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Oddly enough, student loans have become part of the health care debate.
Tucked into the package of health care "fixes" passed by Congress is a provision that would eliminate government subsidies to private lenders and expand federal lending to students.
Republicans, including South Carolina Sen. Lindsey Graham, aren't keen on the development. He says the government is effectively taking over the student loan process and that students will actually end up paying more for their loans as a result.
"The average student will be spending $1,700 to $1,800 more during the life of their loan because of this surcharge," Graham said on the March 24, 2010, episode of On the Record with Greta Van Susteren. "From the students' point of view, it's going to cost you $1,700 to $1,800 more to pay your student loan off, and all the money goes to the federal government."
Graham's statement deserves a little background on how students have been getting loans to pay for their education. At some schools, students go directly to the U.S. Department of Education for their loan. But at others, students go through a private lender to get the same assistance.
For nearly 45 years, the government has been paying private lending services to administer loans granted through the Federal Family Education Loan program. But the package of fixes, which President Barack Obama has signed, eliminates those payments and expands direct federal lending to students through the Department of Education. According to the House Education and Labor Committee, the effort will save $61 billion over 10 years, with a good chunk of that savings being used to expand current federal student lending programs, including Pell Grants. Approximately $9 billion will be used to offset some of the health care bill's cost.
Graham's reasoning has to do with interest rates. In the same interview, he said that the Education Department borrows money for the loans from the Treasury Department at an interest rate of 2.6 percent. But students will then have to pay 6.4 percent in interest on those loans. In fact, Graham is slightly off here; the government borrows money at a rate of 2.8 percent while students pay interest at a rate of 6.8 percent on unsubsidized government loans. (Subsidized loans have a lower interest rate.) Furthermore, the interest rate the Education Department pays on money it borrows from the Treasury varies, and can be larger in the long run.
But regardless, Graham's underlying point is this: As a result of the health care bill, the government will be making more of a profit off the interest students pay on student loans than it did before.
We called and e-mailed Graham's office repeatedly for sourcing on his claim, but our inquiries were unanswered. Apparently Graham's numbers come from an amendment offered by Tennessee Republican Lamar Alexander during the Senate's debate over a package of fixes. His amendment would have forced the chamber to send the bill back to committee and amend it to reduce interest rates on student loans by 1.5 percent, from 6.8 percent to 5.3 percent. That interest rate reduction would have saved students in Tennessee upwards of $1,700 to $1,800 in interest over 10 years, according to Alexander.
But those numbers were specific to Tennessee, and Alexander was making the point that lowering the interest rate on student loans could save students money in the long run.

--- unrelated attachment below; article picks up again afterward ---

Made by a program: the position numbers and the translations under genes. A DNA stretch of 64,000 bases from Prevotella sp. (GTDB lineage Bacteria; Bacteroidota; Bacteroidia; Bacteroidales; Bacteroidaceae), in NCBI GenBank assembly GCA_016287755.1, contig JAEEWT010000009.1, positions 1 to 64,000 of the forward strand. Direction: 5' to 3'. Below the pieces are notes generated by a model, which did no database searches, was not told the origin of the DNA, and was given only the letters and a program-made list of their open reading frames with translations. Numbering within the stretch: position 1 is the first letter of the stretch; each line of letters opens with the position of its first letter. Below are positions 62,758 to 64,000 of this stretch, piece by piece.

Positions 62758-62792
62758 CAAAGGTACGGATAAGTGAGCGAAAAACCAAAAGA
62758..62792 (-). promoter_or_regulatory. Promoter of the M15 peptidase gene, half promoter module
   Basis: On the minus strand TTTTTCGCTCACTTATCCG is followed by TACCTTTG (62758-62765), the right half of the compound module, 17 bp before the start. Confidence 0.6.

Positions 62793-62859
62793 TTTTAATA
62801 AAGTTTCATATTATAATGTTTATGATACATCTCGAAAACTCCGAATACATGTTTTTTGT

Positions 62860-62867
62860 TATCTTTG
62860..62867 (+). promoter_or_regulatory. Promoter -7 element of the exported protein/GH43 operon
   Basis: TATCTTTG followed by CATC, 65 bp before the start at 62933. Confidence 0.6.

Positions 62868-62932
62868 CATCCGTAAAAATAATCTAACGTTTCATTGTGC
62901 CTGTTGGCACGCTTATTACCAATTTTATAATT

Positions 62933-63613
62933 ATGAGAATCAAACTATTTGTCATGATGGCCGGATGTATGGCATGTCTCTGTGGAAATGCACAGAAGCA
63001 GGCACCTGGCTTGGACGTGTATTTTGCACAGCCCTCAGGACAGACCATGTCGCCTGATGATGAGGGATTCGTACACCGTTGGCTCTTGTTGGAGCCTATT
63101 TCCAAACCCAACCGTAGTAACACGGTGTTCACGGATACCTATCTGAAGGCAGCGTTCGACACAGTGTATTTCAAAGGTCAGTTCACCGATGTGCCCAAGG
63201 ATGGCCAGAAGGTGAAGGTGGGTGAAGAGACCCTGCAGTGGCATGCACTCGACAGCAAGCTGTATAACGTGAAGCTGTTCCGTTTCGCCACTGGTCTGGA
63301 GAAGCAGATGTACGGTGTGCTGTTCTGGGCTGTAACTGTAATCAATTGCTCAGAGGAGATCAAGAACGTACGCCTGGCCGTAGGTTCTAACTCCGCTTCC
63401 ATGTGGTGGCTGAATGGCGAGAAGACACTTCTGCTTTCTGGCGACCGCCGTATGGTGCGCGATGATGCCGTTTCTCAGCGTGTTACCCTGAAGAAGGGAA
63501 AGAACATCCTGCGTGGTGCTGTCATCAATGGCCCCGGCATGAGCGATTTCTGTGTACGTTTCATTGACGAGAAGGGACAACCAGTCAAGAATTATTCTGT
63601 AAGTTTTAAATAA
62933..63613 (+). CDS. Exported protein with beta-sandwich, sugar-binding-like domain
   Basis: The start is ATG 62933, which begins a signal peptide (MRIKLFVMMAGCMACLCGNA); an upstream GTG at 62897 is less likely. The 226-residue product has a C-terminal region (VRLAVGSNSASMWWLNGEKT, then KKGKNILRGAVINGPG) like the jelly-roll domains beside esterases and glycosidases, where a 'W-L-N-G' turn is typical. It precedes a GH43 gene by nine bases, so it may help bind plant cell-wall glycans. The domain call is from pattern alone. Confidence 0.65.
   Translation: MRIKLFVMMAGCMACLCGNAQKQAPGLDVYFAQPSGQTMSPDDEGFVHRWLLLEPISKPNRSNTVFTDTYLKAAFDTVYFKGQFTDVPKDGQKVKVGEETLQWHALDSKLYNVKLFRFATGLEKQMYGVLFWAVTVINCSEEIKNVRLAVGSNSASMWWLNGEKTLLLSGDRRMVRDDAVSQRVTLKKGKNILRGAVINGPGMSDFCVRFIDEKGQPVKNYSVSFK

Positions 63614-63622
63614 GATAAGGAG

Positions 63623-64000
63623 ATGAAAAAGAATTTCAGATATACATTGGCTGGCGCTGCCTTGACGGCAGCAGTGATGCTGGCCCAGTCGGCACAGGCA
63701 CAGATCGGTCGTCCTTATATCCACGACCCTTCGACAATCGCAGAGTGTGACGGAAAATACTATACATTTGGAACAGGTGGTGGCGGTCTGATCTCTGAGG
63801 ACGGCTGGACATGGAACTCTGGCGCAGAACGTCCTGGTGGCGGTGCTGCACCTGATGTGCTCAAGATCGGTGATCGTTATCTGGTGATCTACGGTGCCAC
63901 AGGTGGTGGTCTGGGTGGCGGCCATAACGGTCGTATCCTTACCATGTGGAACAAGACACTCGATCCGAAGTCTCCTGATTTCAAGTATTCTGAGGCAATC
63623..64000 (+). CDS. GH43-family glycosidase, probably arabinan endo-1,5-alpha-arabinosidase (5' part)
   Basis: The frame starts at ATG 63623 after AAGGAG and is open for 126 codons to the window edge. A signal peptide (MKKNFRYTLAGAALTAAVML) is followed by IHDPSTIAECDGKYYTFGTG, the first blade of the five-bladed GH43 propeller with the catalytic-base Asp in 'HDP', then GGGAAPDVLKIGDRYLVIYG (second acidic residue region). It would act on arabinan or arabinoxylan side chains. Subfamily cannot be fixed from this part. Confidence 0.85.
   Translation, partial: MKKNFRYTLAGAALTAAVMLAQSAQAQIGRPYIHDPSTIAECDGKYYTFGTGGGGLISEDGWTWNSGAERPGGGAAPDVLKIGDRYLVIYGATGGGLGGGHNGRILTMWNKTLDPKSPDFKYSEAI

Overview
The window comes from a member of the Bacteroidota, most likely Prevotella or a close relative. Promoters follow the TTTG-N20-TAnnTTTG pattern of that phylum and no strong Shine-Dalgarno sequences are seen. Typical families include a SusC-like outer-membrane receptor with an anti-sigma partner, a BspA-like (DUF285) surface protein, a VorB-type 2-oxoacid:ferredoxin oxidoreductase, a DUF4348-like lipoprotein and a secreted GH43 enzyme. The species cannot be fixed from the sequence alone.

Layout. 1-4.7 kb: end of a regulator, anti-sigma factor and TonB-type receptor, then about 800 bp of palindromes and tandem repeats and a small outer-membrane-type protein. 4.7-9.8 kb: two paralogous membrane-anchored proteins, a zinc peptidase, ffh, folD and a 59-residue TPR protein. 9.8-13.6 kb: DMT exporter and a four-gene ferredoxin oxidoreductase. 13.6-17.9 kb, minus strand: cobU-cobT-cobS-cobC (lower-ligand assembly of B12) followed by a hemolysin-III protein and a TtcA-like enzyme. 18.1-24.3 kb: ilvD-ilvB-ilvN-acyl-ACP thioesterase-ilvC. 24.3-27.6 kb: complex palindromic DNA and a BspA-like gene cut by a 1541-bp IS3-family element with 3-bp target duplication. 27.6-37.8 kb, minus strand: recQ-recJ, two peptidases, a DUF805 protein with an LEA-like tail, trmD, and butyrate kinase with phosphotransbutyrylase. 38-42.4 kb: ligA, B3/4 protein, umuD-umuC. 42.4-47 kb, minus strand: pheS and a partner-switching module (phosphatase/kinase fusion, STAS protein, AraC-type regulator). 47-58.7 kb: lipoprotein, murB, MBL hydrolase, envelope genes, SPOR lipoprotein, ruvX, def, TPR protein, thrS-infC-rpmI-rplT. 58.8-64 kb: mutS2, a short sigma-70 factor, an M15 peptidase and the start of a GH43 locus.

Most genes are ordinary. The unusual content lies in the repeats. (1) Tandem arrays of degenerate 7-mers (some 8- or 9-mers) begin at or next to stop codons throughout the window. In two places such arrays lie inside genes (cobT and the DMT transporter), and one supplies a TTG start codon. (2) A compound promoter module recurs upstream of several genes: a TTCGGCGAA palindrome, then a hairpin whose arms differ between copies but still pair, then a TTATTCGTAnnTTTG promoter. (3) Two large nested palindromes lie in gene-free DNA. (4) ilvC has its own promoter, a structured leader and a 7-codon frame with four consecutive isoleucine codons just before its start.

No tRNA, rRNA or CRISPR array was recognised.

But beyond those two points, we take issue with the fact that Graham leaves out the important detail that the new bill does not change the interest rate students pay on their loans, according to the education policy experts we spoke with.
"This bill does not change interest rates in any way shape or form," said Jason Delisle, director of the Federal Education Budget Project for the Education Policy Program for the New America Foundation. "They are already in law and they're going to stay that way."
So to say that students are somehow paying $1,700 or $1,800 more is wrong. Before Congress voted to eliminate subsidies for the Federal Family Education Loan, students paid 6.8 percent on their unsubsidized federal loans. Now that the bill is passed, students will still pay 6.8 percent interest on those loans. There is no "surcharge" in the bill, as Graham says. We rate this claim False.
FOX News, transcript of the March 24, 2010, episode of On the Record with Greta Van Susteren, accessed March 26, 2010
Reuters, Congress approves Obama's overhaul of student loans, by Thomas Ferraro, March 25, 2010
House Committee on Education and Labor, Groundbreaking Health Insurance and Student Loan Reforms Heading to President Obama, March 25, 2010
House Committee on Education and Labor, Student Aid and Fiscal Responsibility Act (updated 3.18.10), accessed March 26, 2010
House Committee on Education and Labor, SAFRA: Myths vs. Facts (updated 3.18.10), accessed March 26, 2010
The Congressional Budget Office, Costs and Policy Options for Federal Student Loan Programs, March 2010
National Public Radio, Can Education Dept. Handle Student Loans Solo?, by Claudio Sanchez, March 25, 2010
Sen. Lamar Alexander, Alexander Amendment Would Stop Gov’t from Overcharging 19 Million Students on Loans to Pay for Health Care, accessed March 26, 2010
The Congressional Budget Office, Subsidy Estimate for Guaranteed and Direct Student Loans, November, 2005
Phone Interview, Rich Williams, Higher Education Associate, U.S. PIRG, March 26, 2010
Phone Interview, Jason Delisle, Director of the Federal Education Budget Project for the Education Policy Program, the New America Foundation, March 29, 2010
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